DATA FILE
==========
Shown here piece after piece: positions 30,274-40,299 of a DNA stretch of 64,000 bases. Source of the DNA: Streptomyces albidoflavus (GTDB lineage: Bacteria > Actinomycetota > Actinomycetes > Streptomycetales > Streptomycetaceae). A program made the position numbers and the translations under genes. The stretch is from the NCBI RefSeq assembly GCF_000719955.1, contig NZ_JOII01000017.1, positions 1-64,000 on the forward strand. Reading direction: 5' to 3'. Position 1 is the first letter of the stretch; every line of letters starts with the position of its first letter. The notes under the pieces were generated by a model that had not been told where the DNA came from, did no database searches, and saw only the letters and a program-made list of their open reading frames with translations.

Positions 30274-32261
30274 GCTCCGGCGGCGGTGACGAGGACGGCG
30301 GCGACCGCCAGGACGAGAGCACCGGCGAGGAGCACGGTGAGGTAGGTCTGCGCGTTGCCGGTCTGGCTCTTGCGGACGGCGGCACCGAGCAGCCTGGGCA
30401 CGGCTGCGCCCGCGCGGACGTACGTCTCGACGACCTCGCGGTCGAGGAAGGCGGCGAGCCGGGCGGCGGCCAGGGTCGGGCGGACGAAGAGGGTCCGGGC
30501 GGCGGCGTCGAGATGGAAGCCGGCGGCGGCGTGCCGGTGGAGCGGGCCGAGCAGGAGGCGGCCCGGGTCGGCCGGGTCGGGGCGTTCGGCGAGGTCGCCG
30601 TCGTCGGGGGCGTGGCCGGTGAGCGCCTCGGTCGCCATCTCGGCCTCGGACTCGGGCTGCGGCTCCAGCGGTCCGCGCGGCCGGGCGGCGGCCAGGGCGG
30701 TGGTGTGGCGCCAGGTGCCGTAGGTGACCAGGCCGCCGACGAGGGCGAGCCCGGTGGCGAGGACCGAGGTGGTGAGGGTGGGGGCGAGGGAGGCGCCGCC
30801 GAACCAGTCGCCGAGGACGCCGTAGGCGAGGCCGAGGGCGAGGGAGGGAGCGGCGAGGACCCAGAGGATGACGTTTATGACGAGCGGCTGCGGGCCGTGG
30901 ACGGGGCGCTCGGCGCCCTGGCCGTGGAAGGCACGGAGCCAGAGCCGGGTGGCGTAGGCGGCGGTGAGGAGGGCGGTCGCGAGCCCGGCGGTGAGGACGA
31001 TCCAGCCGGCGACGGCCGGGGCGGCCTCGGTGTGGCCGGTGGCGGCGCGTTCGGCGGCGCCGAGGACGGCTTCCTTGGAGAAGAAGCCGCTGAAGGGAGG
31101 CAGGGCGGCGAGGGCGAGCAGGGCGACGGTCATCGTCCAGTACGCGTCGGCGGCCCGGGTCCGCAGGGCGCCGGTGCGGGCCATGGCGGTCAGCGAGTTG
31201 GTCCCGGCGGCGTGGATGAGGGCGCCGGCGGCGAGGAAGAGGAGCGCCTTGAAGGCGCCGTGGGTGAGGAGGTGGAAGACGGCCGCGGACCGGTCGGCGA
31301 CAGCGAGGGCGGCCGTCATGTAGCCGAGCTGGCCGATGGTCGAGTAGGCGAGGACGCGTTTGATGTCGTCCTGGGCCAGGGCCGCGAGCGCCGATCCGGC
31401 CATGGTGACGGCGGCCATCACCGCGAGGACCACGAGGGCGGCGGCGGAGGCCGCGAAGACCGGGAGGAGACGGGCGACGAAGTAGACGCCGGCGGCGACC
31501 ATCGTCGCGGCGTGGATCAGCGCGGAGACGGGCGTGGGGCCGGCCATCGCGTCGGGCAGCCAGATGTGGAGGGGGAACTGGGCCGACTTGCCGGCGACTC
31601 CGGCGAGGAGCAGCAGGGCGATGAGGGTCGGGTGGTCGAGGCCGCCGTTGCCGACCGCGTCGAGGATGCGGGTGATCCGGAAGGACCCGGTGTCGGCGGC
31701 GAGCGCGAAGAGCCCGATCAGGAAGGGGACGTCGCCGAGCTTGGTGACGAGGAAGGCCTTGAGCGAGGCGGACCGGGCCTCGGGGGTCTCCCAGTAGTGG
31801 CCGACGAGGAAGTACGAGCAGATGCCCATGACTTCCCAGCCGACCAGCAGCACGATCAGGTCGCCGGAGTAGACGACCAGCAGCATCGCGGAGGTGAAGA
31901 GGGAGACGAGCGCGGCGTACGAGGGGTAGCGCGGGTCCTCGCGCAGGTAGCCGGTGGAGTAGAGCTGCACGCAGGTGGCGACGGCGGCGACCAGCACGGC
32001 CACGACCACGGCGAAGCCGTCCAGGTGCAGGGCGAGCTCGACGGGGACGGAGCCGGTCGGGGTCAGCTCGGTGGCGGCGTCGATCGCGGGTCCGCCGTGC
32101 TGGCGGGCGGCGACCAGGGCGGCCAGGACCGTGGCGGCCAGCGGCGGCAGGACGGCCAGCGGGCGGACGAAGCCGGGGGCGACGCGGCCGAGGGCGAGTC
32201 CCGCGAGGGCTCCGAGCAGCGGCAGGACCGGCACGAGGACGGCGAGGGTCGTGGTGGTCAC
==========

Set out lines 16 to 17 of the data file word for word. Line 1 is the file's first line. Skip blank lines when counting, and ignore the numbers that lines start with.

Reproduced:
31501 ATCGTCGCGGCGTGGATCAGCGCGGAGACGGGCGTGGGGCCGGCCATCGCGTCGGGCAGCCAGATGTGGAGGGGGAACTGGGCCGACTTGCCGGCGACTC
31601 CGGCGAGGAGCAGCAGGGCGATGAGGGTCGGGTGGTCGAGGCCGCCGTTGCCGACCGCGTCGAGGATGCGGGTGATCCGGAAGGACCCGGTGTCGGCGGC